Pre-prepared meals that can simply be reheated, or freeze-dried backpacking meals that only require boiling water are my preference for food on winter expeditions. Trying to cook a gourmet three-course camp meal when it’s 15 degrees and windy is not much fun, but cradling a steaming mug of soup in your hands while the snow falls gently around you is amazing. Really good insulated cups and thermoses can keep hot beverages on the simmer and at the ready for hours. Colder weather demands more calories - for energy and for warmth - so pack more food than you think you normally need.
A steel portable fire pit adds to the atmosphere of any campsite, but it comes in particularly useful in snowy conditions to get the fire up off the ground. You may need to pack in your own firewood if it’s especially wet where you’re headed. While you may scoff at such crutches, chemical or paraffin fire starters are a go-to for me in the winter when dry kindling is hard to track down, and you want the fire NOW.
Of course, the main thing on everyone’s mind on a winter expedition is staying warm. This is not just an issue of comfort, it’s also one of safety. Know the signs of hypothermia and frostbite, and keep an eye on your companions, especially in contexts where you may be likely to get wet, or repeatedly build up a sweat, and then quickly cool off - such as during a vehicle recovery. Check in regularly to make sure nobody is suffering unduly because of the cold. Remember, you can always retreat to the warmth of your vehicle’s cab if those toes get a little too frozen.
Packing more layers than you think you need, especially socks, breathable base layers, and storm shells, will go a long way to keeping you comfortable. Make sure your sleeping bags are temperature rated for the conditions you expect, and consider adding a sleeping bag liner. Some can bump the temperature rating of the bag in your favor by 10 degrees. Plan on a strategy for keeping wet and grimy boots out of tents or campers - you want to stay as dry as possible in your sleeping space.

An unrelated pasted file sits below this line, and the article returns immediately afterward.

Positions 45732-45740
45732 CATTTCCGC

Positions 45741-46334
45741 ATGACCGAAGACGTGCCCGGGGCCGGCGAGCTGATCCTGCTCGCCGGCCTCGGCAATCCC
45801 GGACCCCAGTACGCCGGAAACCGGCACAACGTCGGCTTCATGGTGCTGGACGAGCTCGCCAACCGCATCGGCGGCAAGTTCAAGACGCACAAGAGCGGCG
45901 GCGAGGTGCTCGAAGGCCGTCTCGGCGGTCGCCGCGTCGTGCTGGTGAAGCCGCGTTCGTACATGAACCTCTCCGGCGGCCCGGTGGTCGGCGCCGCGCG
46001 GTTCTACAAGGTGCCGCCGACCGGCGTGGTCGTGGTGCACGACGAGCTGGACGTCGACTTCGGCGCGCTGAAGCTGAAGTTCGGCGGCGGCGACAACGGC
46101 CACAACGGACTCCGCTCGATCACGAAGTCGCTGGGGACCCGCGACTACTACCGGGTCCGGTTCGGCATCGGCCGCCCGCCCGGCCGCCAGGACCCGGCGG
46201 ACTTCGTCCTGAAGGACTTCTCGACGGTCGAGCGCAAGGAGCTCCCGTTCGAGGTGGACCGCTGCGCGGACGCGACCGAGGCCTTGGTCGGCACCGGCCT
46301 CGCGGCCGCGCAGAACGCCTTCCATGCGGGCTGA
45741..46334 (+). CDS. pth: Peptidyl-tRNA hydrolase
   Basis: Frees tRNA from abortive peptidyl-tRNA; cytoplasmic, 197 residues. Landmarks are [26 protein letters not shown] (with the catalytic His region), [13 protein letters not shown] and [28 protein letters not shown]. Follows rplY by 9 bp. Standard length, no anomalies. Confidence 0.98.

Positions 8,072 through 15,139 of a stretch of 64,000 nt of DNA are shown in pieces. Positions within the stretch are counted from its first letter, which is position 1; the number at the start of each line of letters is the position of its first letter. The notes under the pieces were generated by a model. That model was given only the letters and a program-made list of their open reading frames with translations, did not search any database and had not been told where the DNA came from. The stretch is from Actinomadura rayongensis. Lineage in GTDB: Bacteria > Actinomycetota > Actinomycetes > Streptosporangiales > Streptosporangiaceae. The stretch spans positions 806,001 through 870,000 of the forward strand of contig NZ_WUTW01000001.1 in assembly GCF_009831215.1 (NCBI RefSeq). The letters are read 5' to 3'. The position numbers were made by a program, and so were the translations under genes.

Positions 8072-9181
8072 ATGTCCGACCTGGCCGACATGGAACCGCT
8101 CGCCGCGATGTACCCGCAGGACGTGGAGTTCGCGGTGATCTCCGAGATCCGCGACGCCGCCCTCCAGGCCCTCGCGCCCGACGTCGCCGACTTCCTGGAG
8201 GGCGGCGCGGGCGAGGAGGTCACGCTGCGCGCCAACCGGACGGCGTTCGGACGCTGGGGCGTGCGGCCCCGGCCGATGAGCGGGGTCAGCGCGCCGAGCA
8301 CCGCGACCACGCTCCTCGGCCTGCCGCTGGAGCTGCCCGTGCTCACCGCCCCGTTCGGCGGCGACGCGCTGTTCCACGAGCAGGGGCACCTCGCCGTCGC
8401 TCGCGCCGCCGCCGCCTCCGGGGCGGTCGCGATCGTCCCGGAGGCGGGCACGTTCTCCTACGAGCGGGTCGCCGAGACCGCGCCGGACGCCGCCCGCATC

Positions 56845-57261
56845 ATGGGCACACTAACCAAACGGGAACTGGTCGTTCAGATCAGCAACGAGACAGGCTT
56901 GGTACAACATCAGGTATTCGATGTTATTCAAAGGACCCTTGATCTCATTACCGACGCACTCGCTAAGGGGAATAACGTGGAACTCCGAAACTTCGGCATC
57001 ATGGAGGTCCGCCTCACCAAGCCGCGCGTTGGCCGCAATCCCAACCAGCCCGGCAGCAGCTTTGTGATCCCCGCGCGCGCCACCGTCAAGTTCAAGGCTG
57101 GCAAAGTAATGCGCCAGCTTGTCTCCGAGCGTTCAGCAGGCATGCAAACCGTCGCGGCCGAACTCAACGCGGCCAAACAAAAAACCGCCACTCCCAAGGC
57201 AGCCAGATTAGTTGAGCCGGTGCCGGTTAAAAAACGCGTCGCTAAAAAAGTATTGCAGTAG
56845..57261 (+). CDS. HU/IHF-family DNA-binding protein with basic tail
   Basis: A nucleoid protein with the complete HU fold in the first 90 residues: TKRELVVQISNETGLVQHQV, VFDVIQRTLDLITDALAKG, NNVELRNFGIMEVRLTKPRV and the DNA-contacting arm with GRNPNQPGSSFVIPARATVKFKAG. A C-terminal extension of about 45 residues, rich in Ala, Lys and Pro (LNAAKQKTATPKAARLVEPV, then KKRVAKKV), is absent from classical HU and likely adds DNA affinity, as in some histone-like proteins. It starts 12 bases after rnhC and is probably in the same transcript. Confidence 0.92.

You can even think about adding external heat sources. If your rig is an enclosed or pop-top camper, or you have an expedition trailer, you’re in luck. Most come with or can be equipped with a propane or diesel heater. Just beware of your fuel usage if you’re using the same fuel source for cooking, or running your vehicle. You will use much more fuel than you do in warmer weather. Aim the exhaust from idling vehicles away from your camp space
Some winter explorers like to carry large canvas wall tents or shelters designed for ice-fishing and equip them with a small wood-burning stove, so the whole group can enjoy a little extra warmth together. If you’ve ever stayed in a hunting camp in a Montana winter, these will be familiar to you.
Above all, take advantage of the unique experiences cold weather adventures have to offer - solitude, the muffled silence of a snow-covered camp, skiing or snowshoeing, the chance to see new birds and wildlife… feeling way tougher than your friends who stayed home in front of the fire.
Have you had overland winter adventures? Any tips for staying warm, dry, and safe out there? Questions about tents that can withstand winter weather? Let us know in the comments!
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We don’t like to get too hung up on labels here at Overlander, but, well… it’s in our name so we thought we’d take some time to think about what overland travel means to us and for you.